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A school and nursery in France gets a makeover with facilities being shared with the wider village

    
French designer Matali Crasset has given this early learning and primary school a makeover, with what has been termed as “tiny architectures” or (“micro-architectures”) or as Matali Crasset puts it "extensions of generosity". Physical structures inserted into the existing school fabric to transform users' spatial experiences.


In the small village of TrĂ©bedan (with approx. 400 inhabitants) the past eight years have seen the school teachers run educational projects that closely involve pupils' parents, town councillors and elderly members of the town. Their initiatives have breathed new life into this rural area and led to the creation of a group of patrons united around envisioning a project for the school BlĂ© en Herbe.

Their aim has been to set new standards and improve the functionality of educational spaces, as well as to strengthen the social and cultural role of the school within the village. The brief included the need to refurbish the existing school buildings, extend the existing school with a new kindergarten and canteen, and to create a physical link with the village square. 


The school has since undergone a major refurbishment of its current classrooms, playground and communal spaces to provide a more cohesive and playful environment for physical, social and creative (curious or adventurous) learning.

The school buildings are treated as platforms for many types of activity. Weather vanes, miniature windmills. nessts, watch points for birds, a vegetable patch and turrets are being created above the classrooms.


Several curving and dynamic small glulam structures are placed around the external areas – the slatted “skeletal” looking frames providing dynamic shadows and ledges for sitting or climbing on.

Each of these "extensions" are given a name in accordance to how they are intended to be used. For example "Les Sources" (the sources), open to all, hosts a library and cyberspace, while "La Rencontre" takes the form of street furniture to host public events in the village.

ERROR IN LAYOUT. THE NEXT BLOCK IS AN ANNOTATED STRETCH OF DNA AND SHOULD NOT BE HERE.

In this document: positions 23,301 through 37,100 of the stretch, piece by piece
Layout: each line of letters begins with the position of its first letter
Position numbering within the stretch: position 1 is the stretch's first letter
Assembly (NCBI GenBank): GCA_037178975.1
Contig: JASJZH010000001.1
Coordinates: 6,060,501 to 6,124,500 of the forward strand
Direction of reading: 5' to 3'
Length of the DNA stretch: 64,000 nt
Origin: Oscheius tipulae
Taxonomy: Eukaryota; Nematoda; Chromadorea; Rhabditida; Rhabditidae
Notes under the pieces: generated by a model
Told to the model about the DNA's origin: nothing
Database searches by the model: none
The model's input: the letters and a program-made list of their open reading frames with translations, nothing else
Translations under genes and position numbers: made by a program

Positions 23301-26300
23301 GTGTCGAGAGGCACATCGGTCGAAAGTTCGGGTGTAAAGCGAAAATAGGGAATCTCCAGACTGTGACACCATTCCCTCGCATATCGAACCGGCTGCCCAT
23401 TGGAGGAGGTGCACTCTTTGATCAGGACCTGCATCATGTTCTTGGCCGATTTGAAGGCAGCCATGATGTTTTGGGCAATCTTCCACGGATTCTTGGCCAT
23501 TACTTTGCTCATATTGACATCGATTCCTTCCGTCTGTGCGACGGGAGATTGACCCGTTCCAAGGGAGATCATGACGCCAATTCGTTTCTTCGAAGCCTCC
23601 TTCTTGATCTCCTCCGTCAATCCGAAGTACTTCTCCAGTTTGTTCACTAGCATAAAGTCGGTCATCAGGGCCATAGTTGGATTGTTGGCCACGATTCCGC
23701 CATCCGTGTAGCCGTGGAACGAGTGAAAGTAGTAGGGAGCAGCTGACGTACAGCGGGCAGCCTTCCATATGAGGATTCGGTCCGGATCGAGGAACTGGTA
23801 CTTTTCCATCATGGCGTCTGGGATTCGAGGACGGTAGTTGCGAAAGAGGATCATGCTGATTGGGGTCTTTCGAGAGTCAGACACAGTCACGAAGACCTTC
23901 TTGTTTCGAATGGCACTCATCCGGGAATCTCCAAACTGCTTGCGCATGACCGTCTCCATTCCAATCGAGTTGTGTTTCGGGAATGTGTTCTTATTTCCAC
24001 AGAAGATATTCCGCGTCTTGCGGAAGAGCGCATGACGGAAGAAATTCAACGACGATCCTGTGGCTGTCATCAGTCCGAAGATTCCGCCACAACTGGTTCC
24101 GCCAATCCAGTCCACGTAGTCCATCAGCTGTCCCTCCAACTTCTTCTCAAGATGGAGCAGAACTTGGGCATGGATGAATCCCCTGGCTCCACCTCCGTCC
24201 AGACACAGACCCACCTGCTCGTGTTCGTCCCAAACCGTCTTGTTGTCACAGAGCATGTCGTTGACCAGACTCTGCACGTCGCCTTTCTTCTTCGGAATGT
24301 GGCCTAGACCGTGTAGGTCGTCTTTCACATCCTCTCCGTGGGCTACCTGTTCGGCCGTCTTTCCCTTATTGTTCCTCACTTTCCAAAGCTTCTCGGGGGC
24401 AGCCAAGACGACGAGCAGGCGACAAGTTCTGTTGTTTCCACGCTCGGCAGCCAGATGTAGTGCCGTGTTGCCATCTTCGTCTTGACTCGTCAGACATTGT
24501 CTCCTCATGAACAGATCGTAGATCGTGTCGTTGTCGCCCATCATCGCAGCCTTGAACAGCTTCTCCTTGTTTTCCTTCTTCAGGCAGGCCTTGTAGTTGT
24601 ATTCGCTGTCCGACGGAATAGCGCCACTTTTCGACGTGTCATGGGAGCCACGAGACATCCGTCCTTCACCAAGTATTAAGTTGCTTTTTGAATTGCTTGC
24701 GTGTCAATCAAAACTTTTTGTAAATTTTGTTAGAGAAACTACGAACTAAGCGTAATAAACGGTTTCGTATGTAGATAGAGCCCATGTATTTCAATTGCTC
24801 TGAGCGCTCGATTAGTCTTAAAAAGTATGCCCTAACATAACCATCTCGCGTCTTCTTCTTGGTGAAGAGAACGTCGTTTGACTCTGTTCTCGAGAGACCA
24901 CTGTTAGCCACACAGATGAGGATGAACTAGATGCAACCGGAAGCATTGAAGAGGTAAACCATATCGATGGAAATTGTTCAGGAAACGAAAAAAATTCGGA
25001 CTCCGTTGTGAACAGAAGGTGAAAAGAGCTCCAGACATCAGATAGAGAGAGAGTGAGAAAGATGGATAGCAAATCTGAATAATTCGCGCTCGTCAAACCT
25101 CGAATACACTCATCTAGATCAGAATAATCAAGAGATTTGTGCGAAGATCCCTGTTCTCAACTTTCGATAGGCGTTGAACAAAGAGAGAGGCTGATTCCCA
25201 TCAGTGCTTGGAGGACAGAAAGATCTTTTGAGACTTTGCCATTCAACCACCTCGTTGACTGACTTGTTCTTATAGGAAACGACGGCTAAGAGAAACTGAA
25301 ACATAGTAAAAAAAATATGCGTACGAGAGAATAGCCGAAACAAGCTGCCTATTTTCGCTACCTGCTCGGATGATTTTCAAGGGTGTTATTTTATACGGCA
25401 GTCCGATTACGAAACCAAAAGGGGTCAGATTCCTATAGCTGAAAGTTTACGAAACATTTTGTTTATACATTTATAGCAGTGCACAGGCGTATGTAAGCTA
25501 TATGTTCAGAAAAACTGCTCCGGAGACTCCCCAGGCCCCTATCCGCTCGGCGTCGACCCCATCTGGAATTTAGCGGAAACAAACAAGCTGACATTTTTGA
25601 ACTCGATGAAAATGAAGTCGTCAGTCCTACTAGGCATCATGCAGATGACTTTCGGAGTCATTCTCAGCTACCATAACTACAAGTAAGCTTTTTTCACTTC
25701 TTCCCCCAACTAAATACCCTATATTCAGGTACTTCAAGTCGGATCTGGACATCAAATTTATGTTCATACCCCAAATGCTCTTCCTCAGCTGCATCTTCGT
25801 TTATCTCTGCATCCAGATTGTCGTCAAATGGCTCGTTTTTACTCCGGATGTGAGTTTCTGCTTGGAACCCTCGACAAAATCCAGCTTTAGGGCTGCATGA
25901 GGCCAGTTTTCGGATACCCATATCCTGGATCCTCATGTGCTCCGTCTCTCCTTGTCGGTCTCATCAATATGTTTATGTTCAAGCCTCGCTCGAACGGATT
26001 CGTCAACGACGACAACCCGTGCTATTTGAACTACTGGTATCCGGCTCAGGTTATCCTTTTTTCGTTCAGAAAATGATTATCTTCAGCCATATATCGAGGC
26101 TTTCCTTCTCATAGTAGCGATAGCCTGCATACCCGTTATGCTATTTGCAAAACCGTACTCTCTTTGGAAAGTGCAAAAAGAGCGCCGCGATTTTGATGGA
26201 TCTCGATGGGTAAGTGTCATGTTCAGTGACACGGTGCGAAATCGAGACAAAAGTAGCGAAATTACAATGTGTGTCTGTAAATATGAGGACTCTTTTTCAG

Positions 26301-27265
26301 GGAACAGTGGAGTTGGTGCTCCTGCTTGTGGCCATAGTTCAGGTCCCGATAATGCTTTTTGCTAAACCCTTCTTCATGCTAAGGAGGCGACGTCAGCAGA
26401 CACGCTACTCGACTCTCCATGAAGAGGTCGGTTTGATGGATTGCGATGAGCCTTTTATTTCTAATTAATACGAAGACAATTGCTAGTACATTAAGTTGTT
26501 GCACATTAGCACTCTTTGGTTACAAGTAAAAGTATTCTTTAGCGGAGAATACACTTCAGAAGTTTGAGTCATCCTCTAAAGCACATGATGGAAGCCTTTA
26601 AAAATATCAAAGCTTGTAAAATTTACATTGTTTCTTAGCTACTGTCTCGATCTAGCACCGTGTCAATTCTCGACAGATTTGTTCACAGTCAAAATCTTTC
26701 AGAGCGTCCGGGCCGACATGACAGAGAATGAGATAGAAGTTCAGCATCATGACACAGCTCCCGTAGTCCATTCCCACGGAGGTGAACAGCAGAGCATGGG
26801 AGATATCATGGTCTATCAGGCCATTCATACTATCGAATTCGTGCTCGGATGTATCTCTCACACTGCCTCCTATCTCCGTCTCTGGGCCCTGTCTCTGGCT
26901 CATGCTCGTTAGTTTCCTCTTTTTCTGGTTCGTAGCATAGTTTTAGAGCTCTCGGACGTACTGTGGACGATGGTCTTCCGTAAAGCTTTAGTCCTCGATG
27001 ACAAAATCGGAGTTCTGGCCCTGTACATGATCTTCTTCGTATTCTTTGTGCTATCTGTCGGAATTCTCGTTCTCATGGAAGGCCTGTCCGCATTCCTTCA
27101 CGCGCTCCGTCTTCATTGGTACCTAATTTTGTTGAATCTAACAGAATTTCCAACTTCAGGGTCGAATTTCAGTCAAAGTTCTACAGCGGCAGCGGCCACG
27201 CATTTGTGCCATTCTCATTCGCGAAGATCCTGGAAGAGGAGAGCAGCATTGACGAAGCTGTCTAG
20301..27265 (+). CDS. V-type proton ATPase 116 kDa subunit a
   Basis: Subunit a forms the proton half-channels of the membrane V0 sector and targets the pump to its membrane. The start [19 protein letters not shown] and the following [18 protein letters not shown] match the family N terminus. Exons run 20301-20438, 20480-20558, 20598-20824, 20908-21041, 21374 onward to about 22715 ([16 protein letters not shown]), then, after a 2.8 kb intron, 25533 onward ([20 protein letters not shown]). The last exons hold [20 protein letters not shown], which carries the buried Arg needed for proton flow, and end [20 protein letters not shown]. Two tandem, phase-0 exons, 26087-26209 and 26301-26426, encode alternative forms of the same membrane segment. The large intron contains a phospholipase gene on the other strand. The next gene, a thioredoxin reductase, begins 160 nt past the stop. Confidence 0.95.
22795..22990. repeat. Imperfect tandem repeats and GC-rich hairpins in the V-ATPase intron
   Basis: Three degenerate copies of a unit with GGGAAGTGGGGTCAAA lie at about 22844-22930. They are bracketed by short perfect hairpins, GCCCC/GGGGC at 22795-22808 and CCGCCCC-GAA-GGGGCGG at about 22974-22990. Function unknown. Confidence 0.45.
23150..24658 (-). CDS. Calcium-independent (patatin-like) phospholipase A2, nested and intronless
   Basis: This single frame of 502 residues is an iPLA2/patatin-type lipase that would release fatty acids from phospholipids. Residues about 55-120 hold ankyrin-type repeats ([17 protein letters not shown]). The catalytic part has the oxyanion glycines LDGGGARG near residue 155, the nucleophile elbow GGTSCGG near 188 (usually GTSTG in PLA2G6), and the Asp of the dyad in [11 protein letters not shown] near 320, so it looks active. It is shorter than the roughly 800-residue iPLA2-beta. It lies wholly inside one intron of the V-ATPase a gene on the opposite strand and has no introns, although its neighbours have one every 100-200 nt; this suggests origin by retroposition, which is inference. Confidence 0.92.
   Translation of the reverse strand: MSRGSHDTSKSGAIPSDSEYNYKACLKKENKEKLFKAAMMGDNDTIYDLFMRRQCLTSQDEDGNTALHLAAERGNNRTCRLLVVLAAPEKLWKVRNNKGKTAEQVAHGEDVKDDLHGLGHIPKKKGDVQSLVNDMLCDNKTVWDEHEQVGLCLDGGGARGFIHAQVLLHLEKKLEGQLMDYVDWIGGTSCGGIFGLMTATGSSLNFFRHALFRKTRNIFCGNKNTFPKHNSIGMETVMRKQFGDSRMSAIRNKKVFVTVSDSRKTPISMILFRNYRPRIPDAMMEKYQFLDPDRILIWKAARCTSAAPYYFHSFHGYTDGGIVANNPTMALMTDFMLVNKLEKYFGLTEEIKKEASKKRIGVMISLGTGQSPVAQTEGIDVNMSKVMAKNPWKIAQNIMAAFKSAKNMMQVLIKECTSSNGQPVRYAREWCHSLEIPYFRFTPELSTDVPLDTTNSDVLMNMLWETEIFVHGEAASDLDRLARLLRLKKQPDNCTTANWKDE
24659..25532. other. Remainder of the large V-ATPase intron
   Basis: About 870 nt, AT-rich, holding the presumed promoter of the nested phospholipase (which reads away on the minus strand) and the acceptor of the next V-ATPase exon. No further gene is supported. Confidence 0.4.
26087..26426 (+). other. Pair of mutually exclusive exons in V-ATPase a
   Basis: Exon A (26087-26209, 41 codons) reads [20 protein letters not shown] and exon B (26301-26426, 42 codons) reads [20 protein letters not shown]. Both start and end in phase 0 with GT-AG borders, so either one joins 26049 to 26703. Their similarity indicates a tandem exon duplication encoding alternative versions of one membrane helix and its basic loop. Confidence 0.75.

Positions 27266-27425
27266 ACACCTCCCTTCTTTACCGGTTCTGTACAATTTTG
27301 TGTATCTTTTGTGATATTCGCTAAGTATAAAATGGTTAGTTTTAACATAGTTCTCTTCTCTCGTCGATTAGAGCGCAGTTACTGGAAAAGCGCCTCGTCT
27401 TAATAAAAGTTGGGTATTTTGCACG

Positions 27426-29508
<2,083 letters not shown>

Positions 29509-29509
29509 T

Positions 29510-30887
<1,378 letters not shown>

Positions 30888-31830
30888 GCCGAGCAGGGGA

Meanwhile the existing dreary “prefab” classrooms have been replaced with buildings containing deep silled floor to ceiling windows with natural pine frames, a selected (and bright) colour floor, wall and furniture material palette and ample storage and flexible space for various types of (individual and group) learning. 


All of which face onto the playground and outside areas which are shared with the village.


Along the lines of sharing – not only are the exterior spaces shared with the community, but the library, computer facilities and canteen are also able to be used outside of school hours.


Not only has Crassat designed the architectural environment, but also the modular furniture aimed to allow the children to move and work themselves – promoting individual autonomy as well as flexibility to cater for a number of activities at one time.


As Crasset says: “a school is not a closed cocoon so let’s give children the desire to move, go outside, interact with their environment. To learn how to look around and remain curious is essential. Especially as schools are where [children]  spend most of their day at.”


Based in Paris, Crasset has worked for Philippe Starck and now owns her own business focusing on the function of objects and relations between these objects, humans and human activities. I.e. focusing on domestic rites and the social and cultural codes governing our daily lives in order to experiment with new typologies and ways of appropriating them. She proposes spaces open to all, objects suited to users which facilitate interaction and sharing; inviting users to react to the world around them.


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